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Local counties unable to start prepping mail-in ballots, creating massive backlog

BEAVER CO., Pa. — Counties across Pennsylvania have spent months calling on state lawmakers to let them pre-canvas mail-in ballots, which could allow for results to be counted and announced on Election Day.

As it stands a few weeks ahead of Nov. 3, that is still prohibited -- putting smaller counties like Beaver in a difficult position.

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Thousands of mail-in ballots have gone out, and counties are starting to get them back from voters. For now, those envelopes will continue to pile up, untouched, until Election Day.

“That creates a tremendous burden on trying to get results done accurately and quickly for the public to know who won the election. It’s going to take us a few days to get through those," said Beaver Co. Commissioner Jack Manning.

It took three days for Beavery County to tally results from the June primary, when 18,000 mail-in ballots were cast. The current law prohibits election offices to count mail-in ballots until 7 a.m. on Election Day -- which involved taking ballots out of their envelopes so they can be scanned and counted quickly once the polls close.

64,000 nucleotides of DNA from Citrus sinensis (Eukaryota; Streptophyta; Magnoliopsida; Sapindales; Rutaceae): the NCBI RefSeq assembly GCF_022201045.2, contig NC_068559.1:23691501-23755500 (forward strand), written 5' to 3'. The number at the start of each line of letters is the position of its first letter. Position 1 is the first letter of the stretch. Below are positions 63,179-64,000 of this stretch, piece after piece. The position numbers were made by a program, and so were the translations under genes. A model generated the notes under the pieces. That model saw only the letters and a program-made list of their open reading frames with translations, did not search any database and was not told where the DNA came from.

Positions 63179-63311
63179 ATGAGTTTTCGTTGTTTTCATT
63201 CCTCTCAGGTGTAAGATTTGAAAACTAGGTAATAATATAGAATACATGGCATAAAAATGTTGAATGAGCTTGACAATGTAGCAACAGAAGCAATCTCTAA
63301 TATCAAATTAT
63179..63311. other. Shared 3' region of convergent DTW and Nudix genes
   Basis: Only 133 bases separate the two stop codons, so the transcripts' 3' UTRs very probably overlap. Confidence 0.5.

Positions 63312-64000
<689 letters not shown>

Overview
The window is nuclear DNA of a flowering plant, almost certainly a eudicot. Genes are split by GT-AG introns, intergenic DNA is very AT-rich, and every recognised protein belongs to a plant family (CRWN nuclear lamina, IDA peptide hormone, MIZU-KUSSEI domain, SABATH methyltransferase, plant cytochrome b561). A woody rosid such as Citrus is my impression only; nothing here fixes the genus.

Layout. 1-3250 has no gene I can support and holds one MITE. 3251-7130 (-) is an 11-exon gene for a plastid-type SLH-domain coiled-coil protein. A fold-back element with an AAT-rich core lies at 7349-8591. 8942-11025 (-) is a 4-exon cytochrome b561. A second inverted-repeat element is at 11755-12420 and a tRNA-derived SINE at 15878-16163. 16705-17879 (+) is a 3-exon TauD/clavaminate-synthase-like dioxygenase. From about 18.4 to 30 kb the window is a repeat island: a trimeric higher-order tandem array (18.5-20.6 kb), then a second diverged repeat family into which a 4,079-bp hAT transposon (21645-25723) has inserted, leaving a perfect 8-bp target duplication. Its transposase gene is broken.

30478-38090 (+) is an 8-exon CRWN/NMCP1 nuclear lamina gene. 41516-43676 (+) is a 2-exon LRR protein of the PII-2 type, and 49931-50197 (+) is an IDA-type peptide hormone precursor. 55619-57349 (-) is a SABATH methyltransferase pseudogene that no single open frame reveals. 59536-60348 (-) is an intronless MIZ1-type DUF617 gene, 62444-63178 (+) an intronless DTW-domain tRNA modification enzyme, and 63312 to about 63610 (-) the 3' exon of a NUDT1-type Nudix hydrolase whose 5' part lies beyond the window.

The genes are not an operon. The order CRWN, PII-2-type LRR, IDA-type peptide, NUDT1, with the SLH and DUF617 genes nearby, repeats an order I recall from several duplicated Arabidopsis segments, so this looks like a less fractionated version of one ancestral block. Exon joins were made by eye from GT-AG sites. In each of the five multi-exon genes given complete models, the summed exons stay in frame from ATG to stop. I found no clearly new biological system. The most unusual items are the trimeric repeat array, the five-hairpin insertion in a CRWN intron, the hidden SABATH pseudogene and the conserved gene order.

Manning said it’s a manual and time-consuming process, so it will be difficult to deal with the increase as it stands right now.

Sources confirm to Channel 11 there are ongoing conversations between Republican and Democratic state lawmakers about giving counties more time to process mail-in ballots, but no agreement is in place yet.

Pa.'s secretary of state will allow larger counties, like Allegheny -- where more than 330,000 mail-in ballots have been requested -- to count votes 24 hours per day once the polls close.

But that’s not an option for Beaver, where Manning expects it will be an all-hands-on deck situation.

“We’re planning on the idea that we’ll just start opening those up at 7 a.m. I plan on being there pitching in along with some other people in the Election Department to open those up and get them ready for scanning," he said.

Lawmakers still have some time to reach a compromise. One senator said they have until the week before Election Day to implement pre-canvassing, leaving several weeks to reach an agreement.